If Australia is to hit its Paris climate change targets and lower carbon emissions it needs to think seriously about nuclear energy, lobbyists say, but the safety risks coupled with its economic viability have former supporters doubting its future in Australia.
Australia's commitment to the 2015 Paris climate agreement - which aims to reduce emissions by 5 per cent below 2000 levels - has increased the pressure to reduce the electricity industry's emissions levels, and nuclear energy has been put forward as a way to reach decarbonisation of the network.
Robert Parker, who is a current committee member and former president of the Australian Nuclear Association, said nuclear energy could play a major role in Australia's decarbonisation if it is used along with renewable generation such as wind, solar and pumped hydro storage.
"With our current energy mix we won't get to the decarbonisation of the grid by 2050," Mr Parker said, pointing to the role of coal and gas in providing grid security as more renewables enter the energy landscape.
"The combination of intermittent renewable energy and gas is suboptimal and could lead us to a plateau. I'm not saying no to wind and solar, but they are too intermittent and we need dispatchable zero carbon energy in the system. We need a power system that is resilient."
Mr Parker said there was the potential to replace Victoria's brown coal-fired power stations with nuclear reactors once they had reached the end of their operating life. He said the infrastructure was already in place to rapidly build and operate a nuclear power plant.
"If you give a shit about carbon emissions, then you don't give up on anything," Mr Parker told Fairfax Media.
Friends of the Earth national nuclear campaigner Dr Jim Green said the cost of nuclear power had made it unviable.
"With the possible exception of carbon capture and storage, nuclear power would be the most expensive and least effective way of reducing emissions in Australia," Dr Green told Fairfax Media.
"The estimated cost of reactors under construction in the UK is $20 billion each. The estimated cost of reactors under construction in France and Finland has risen to $16 billion each. Energy efficiency and conservation programs, coupled with renewable energy expansion, can sharply reduce emissions in Australia - far more quickly and cheaply than nuclear power.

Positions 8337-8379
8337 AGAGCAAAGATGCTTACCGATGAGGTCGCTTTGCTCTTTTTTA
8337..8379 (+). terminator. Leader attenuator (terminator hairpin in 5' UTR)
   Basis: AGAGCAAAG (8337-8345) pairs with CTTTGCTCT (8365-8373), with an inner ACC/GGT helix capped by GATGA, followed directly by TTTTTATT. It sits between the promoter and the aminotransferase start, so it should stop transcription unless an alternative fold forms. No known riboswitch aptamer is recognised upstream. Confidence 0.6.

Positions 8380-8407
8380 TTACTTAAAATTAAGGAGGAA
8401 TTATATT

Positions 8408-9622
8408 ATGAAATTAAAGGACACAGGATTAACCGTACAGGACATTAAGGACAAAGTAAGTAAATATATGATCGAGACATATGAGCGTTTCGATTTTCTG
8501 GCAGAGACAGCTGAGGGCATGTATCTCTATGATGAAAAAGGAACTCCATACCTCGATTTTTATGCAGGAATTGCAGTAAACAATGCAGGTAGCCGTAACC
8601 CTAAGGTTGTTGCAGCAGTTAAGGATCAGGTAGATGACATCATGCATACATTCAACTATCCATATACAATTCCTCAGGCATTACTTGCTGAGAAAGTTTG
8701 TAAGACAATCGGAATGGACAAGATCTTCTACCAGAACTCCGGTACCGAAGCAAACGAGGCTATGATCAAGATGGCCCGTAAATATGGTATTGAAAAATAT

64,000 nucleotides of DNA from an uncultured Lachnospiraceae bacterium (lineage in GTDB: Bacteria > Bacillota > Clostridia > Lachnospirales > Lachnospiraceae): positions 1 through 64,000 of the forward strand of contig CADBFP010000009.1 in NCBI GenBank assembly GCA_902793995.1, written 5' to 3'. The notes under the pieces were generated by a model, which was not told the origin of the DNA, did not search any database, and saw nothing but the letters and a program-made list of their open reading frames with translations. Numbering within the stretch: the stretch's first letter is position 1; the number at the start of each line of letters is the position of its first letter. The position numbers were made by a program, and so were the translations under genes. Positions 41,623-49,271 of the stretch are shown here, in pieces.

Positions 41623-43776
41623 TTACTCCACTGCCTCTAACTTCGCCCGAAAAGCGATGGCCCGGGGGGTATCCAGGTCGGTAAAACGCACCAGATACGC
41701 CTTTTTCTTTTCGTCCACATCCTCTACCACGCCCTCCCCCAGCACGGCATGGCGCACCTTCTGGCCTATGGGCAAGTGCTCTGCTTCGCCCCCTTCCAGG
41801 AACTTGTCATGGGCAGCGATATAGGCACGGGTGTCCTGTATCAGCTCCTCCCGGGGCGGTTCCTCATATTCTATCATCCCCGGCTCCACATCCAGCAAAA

"Ten years ago, there might have been a debate to be had over the economic merits of nuclear power, when the Switkowski inquiry estimated that a reactor could be built for $4 billion to $6 billion. The Switkowski panel was out by a factor of three and even Ziggy Switkowski himself now acknowledges that renewables are a more economically viable choice."
Nuclear physicist and NBN chairman Ziggy Switkowski, who once said Australia needs 50 nuclear reactors across the nation, believes "the window for gigawatt-scale nuclear has closed".
Mr Switkowski said nuclear energy as a power option was now less economically viable than renewables and batteries alone.
"Government won't move until a real business case is presented and none has been, to my knowledge, and there aren't votes in trying to lead the debate," he told Fairfax Media.
He said nuclear was no longer lower cost than renewables and the levelised cost of electricity of the two was rapidly diverging.
While nuclear could provide zero emissions energy, Mr Switkowski said this was more than offset by community concerns about waste and safety.
"Support for nuclear is everywhere except from the generators and financiers who would have real skin in the game."
Mr Parker said Mr Switkowski was wrong.
"I disagree with Ziggy fundamentally on nuclear energy for Australia, as no one can ever miss the boat," he told Fairfax Media.
He held up France as a nation that has committed to nuclear energy.
Nuclear power currently accounts for nearly 75 per cent of all energy generation in the country, and aided France in reducing its emission levels.
The Organisation for Economic Cooperation and Development's data higlights how France averages 4.32 tonnes per capita compared to Australia's average of 15.8 tonnes per capita, driven in part by its reliance on nuclear power.
While the country has set a timeline to decrease nuclear energy to only half of all generation by 2025, French Environment Minister Nicolas Hulot said it would be difficult to keep to its timeline without reintroducing fossil fuel generation.
Earlier this week, the French government announced that it had failed to meet its carbon emissions reduction targets for 2016, emitting 463 tonnes of carbon dioxide equivalent, or 3.6 per cent above its goal, according to AFP.
Mr Parker said nuclear continues to play a role in the nation's decarbonisation.
"I don't think we'll ever see France carry out a philosophical abandonment of nuclear energy," he said.
Australia has one nuclear reactor, at Lucas Heights, which is used for nuclear research and not energy generation.
The Australian Nuclear Science and Technology Organisation (ANSTO) this month announced that Australian nuclear scientists had played a major role in the world's largest fusion energy project in France, and fourth generation nuclear reactors.